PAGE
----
The average time to complete a PhD program is four to six years, and each student must write a dissertation that presents the results of an independent and original research project. Because of the emphasis on scholarly investigation, most PhD programs offer classes on methodology and data collection, the history and philosophy of nursing, scientific content and foundation, and other theoretical issues that are important to the field.
DNP programs tend to be shorter, with an average completion time of three to four years. Since it is a practice-oriented degree, there is a strong emphasis on immersive experiences in clinical settings. The American Association of Colleges of Nursing recommends a minimum of 1,000 hours of practice for supervised postbaccalaureate programs. DNP students complete a final project as well, but it’s important to note that it need not be a dissertation. Instead, the final project can take forms that are more appropriate for those who want expertise in clinical nursing. For example, it can be an evaluation of a new health care initiative, guidelines for a new quality improvement program, a collaborative group study, or an analysis of treatment implementation. The project should arise from clinical nursing and demonstrate that the doctoral candidate can adequately translate research into implementation.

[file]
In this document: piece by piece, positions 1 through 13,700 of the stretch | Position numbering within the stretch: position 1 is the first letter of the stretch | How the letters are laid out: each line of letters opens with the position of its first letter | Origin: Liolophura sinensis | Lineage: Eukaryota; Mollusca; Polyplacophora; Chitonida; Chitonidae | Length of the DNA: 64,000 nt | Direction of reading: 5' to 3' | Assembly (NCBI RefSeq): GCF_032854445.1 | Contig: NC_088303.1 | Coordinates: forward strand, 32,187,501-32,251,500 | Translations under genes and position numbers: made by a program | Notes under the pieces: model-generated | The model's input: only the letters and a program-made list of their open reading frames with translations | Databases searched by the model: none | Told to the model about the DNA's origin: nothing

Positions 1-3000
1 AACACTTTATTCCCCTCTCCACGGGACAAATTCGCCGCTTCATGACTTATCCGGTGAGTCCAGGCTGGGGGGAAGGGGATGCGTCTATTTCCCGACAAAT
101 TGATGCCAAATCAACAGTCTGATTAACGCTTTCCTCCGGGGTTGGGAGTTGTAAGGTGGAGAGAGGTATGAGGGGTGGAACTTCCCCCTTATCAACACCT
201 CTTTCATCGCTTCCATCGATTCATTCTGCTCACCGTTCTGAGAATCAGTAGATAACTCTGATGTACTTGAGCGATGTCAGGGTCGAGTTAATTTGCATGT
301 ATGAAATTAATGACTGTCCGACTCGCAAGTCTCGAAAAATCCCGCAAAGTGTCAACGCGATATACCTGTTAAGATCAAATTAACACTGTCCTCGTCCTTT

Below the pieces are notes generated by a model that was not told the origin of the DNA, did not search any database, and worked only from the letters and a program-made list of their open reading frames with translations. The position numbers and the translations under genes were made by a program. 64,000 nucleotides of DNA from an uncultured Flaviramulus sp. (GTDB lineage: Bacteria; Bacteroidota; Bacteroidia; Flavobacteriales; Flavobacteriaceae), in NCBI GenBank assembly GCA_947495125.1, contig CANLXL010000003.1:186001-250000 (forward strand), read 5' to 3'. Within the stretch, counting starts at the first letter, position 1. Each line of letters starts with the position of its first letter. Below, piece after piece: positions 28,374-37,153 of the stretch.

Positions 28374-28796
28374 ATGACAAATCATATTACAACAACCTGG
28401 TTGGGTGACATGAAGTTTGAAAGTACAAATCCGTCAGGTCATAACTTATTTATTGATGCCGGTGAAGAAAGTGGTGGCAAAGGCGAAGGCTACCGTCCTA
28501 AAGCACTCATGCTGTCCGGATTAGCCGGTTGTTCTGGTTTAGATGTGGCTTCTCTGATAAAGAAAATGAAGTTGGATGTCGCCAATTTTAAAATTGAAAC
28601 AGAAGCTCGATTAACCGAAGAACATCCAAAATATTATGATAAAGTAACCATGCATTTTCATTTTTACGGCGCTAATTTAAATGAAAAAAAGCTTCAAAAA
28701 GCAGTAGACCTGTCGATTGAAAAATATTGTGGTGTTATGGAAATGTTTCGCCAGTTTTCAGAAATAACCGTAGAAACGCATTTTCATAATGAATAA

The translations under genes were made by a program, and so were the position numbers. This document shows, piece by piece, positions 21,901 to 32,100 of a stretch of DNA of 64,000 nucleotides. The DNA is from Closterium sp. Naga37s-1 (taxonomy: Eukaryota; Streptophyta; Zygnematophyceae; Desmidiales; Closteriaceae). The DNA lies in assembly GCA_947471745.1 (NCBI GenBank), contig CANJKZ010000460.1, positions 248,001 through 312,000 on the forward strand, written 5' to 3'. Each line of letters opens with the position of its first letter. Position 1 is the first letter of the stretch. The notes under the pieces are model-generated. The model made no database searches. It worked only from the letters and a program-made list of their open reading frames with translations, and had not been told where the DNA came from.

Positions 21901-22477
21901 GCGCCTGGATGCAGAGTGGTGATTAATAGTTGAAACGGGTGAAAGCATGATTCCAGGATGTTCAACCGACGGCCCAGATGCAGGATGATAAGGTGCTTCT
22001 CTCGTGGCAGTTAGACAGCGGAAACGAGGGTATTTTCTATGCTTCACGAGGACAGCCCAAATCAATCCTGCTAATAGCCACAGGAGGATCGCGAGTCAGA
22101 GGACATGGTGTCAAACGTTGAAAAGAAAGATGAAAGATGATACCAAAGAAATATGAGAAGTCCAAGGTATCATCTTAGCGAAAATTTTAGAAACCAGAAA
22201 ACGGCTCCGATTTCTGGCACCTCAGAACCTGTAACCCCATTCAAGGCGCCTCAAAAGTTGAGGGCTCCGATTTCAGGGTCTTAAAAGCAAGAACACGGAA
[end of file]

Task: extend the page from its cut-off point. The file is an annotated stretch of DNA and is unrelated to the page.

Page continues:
DNP vs. PhD: Practical Skills
The DNP and PhD represent the highest level of expertise in nursing, and the programs generally promote different skills.
Some of the practical skills that PhD programs emphasize include:
- Designing and conducting independent research projects, including obtaining funding, managing research teams, and publishing the results
- Testing hypotheses, instituting methodologies, and generating and analyzing results
- Teaching and mentoring within academia
The DNP prepares candidates to graduate with competencies in the following areas:
- Scientific foundations for patient care
- Organizational and systems leadership
- Evidence-based practice
- Using medical technologies to improve patient care
- Health care policy and advocacy
- Interprofessional collaboration within the health care industry
- Disease prevention and population health
- Advanced specialized nursing practice
DNP vs. PhD: Are They Necessary?
Career-driven nurses should consider enrolling in graduate programs to achieve their professional goals, whether they seek to prioritize clinical nursing or nursing research. The health care industry is under growing pressure to adapt to technological advances, aging populations, and shortages of nursing personnel. While these changes are creating a number of challenges, they are also giving rise to new opportunities for nurses. As the demand for services intensifies, the overall employment of specialized nurses is projected to grow 31 percent from 2016 to 2026, according to the Bureau of Labor Statistics (BLS). Furthermore, nurses with graduate degrees are often more likely to report job satisfaction and see an increase in wages.
Regis College prepares nurse practitioners to take the next step in their careers with the online BSN to Doctor of Nursing Practice program. RNs with a bachelor’s degree who enroll in the program experience the same rigorous academic classes as traditional students but with the flexibility of online courses.